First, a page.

Audio for this feature is no longer available.
courtesy of Columbia/Legacy
After listening to the nearly 50 songs on The Witmark Demos 1962-1964, it slayed me to think that Bob Dylan wrote and recorded these songs before he was even 24. It's one thing to write "A Hard Rain's A-Gonna Fall" or "Blowin' in the Wind" by that age, but add "Ballad of Hollis Brown," "Talkin' John Birch Paranoid Blues," "Boots of Spanish Leather," "Mr. Tambourine Man" and other bits of genius to the list, and it really hits hard what a phenomenal talent Dylan was at such a young age. Sure, many of them were riffs on other folk songs, but they were topical, courageous, surreal and sometimes damn funny.
Most of the recordings on The Witmark Demos 1962-1964 were made for the M. Witmark & Sons publishing company. Artists would record their songs for publishing companies so they might be heard by other artists wishing to cover their songs, or maybe for TV or movie use.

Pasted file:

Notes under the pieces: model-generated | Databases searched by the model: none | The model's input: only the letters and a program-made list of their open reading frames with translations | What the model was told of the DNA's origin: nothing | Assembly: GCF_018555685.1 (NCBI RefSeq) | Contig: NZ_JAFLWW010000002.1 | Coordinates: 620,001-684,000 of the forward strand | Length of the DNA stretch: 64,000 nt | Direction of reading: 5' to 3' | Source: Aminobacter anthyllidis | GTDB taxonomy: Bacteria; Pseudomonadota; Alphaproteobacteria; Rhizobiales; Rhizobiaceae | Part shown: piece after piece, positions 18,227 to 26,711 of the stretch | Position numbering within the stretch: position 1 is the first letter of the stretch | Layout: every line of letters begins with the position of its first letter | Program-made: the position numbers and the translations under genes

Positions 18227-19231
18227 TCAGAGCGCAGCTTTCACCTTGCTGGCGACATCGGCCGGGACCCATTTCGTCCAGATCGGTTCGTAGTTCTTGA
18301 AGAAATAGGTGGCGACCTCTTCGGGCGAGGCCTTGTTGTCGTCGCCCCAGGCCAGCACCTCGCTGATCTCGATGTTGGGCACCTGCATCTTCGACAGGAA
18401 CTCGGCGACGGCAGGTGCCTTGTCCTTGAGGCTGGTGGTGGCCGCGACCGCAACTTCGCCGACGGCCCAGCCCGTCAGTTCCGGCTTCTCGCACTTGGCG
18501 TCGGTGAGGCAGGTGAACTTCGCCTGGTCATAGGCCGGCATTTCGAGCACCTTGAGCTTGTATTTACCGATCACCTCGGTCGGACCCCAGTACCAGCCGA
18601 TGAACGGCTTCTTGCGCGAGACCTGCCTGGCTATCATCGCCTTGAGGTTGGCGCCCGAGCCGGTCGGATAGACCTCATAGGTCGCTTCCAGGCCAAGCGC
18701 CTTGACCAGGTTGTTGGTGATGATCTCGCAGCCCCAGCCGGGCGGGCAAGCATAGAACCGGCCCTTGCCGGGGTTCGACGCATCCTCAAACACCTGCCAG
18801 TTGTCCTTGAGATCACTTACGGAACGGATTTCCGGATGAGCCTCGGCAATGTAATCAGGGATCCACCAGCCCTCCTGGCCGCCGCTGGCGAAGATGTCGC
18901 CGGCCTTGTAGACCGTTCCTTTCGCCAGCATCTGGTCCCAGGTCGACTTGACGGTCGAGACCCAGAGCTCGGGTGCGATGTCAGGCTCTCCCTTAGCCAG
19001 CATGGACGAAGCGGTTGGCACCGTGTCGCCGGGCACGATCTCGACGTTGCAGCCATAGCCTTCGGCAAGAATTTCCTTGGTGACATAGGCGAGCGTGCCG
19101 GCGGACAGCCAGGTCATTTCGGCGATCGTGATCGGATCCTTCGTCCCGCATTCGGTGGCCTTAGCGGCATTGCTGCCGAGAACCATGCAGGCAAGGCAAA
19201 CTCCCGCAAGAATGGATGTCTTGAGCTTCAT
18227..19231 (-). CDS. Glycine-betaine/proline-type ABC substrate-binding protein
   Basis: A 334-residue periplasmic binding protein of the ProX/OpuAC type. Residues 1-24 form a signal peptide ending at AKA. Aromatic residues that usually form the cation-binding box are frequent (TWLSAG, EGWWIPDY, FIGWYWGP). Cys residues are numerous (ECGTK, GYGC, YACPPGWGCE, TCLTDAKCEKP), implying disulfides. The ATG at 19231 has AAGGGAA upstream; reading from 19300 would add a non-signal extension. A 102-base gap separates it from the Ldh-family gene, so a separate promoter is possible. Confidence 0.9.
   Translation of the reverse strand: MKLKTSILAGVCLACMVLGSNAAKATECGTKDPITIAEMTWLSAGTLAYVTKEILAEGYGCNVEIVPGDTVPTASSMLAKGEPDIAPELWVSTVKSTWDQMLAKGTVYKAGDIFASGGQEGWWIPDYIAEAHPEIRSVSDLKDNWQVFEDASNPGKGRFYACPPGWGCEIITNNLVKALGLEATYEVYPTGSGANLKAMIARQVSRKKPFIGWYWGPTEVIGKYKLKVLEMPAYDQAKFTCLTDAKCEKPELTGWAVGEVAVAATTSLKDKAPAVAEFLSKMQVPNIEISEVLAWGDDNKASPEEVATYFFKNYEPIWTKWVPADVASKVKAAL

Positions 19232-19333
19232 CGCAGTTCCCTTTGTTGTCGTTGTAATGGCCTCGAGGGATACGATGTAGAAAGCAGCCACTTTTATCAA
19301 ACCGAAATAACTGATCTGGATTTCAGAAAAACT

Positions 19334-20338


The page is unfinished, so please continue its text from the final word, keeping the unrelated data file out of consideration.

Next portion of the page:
Witmark had a small 6x8-foot studio, and it's there that these songs were recorded and then transcribed into sheet music. So what you get is a fairly relaxed and young Bob Dylan playing his newest songs at the time. You hear flubs, forgotten verses, inspired playing and brilliant songs. Many of these tunes you already know, even if you're just a casual Dylan fan. But you've probably never heard "Mr. Tambourine Man" on piano, or the roughly 15 songs never released in any official form.
And you get to hear Dylan grow from a Woody Guthrie-inspired folksinger to a songwriter and vocalist with a voice that becomes his own. Remember that Dylan's first album only contained a few of his own tunes. At this time, he was coming into his own as a songwriter, and it's fascinating to hear that evolution here.
Hear an exclusive preview of almost two dozen of NPR Music's favorite tracks from the two-disc set until the release of The Witmark Demos 1962-1964on Oct. 19. Please leave your thoughts on the recordings in the comments section below.